The headwaters of the Yellow River play a crucial role for the contemporary hydrology across its entire basin. However, important questions in the longer-term evolution along the Upper Yellow River still remain unanswered. Contrasting data and opinions have been published about the timing and processes of fluvial incision and subsequent river capture in the dynamic tectonic setting of the NE Tibetan Plateau. Even less is known with regard to late Quaternary paleoenvironmental and paleoclimate changes, although climate is a first-order control on the longer-term evolution of fluvial systems. In order to clarify these issues, the proposed project will provide new geomorphic and chronologic data from the Tongde basin (Qinghai province). Our project chooses an integrative landscape approach, which investigates the spatial and temporal links between the different landforms (terraces, alluvial fan, paleodunes and loess), and thus takes ALL available information into account for landscape reconstruction as well as the interpretation of geomorphic processes and their controls.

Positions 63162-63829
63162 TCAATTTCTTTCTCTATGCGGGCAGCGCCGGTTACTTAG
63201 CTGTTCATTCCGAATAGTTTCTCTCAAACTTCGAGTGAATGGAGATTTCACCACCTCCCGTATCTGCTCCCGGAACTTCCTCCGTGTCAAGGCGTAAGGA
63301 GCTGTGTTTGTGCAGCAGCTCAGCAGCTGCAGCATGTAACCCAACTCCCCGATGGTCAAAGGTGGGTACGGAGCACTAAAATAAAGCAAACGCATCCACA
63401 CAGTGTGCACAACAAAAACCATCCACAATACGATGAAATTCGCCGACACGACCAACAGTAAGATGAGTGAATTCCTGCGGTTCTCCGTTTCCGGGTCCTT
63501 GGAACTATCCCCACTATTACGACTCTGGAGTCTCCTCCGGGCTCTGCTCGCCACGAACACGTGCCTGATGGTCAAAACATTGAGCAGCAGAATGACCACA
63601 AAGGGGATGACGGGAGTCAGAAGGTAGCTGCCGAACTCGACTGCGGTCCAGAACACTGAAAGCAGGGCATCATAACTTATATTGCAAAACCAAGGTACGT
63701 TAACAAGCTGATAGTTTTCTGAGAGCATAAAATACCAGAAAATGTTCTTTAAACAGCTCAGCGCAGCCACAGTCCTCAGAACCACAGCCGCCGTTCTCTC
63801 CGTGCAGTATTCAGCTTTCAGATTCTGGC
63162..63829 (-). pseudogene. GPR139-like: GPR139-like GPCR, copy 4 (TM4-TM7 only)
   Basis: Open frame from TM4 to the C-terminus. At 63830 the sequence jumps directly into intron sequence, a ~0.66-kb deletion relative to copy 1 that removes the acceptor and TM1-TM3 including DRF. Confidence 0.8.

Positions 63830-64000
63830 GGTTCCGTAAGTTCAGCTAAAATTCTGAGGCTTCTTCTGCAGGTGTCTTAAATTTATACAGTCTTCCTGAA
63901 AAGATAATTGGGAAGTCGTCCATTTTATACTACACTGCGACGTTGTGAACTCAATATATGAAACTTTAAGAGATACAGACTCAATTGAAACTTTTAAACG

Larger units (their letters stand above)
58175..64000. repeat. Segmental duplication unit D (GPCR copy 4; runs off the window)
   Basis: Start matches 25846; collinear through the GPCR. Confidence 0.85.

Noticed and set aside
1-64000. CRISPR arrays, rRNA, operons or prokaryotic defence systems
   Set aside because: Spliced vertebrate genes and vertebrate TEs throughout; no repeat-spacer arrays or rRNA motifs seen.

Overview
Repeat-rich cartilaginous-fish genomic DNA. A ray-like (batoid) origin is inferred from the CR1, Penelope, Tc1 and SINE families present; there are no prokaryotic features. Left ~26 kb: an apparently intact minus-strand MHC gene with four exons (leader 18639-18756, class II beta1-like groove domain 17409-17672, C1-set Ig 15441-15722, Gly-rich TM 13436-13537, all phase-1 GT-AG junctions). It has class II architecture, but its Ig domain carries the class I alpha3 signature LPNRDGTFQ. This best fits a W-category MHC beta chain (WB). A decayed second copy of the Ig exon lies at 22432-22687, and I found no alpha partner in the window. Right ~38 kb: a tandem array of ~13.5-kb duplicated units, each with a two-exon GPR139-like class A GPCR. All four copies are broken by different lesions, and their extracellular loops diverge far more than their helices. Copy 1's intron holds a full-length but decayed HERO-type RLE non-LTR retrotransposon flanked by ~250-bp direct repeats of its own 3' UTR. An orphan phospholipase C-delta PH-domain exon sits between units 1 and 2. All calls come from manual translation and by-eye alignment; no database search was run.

How green were our deserts? Evidence for Late Quaternary climate change and the source of water in the Lake Eyre Basin

Financed: ARC DP0667182

2010-2012

This project investigates when central Australia was significantly wetter than now, and if it was warmer or cooler at those times. It will resolve from which oceans and air masses the water came and which deposits provide evidence for periods of sustained wetness and which are evidence of infrequent extreme events. It will solve the fundamental question concerning the timing of wet-dry cycles in relation to the global climate forcing and the source of the fluctuating water supply to the large and agriculturally important eastern Lake Eyre basin (LEB). It will supply reliable data for the rational modelling of changing moisture in central Australia due to climate change and will provide valuable evidence for the future direction of climate change in the LEB on a warmer Earth.



Mid- to Late Quaternary flow regimes in the Flinders Ranges, South Australia, and the relative roles of the monsoon and the southern westerlies

Financed: SNF scholarship PBBEP2-125564

2009-2010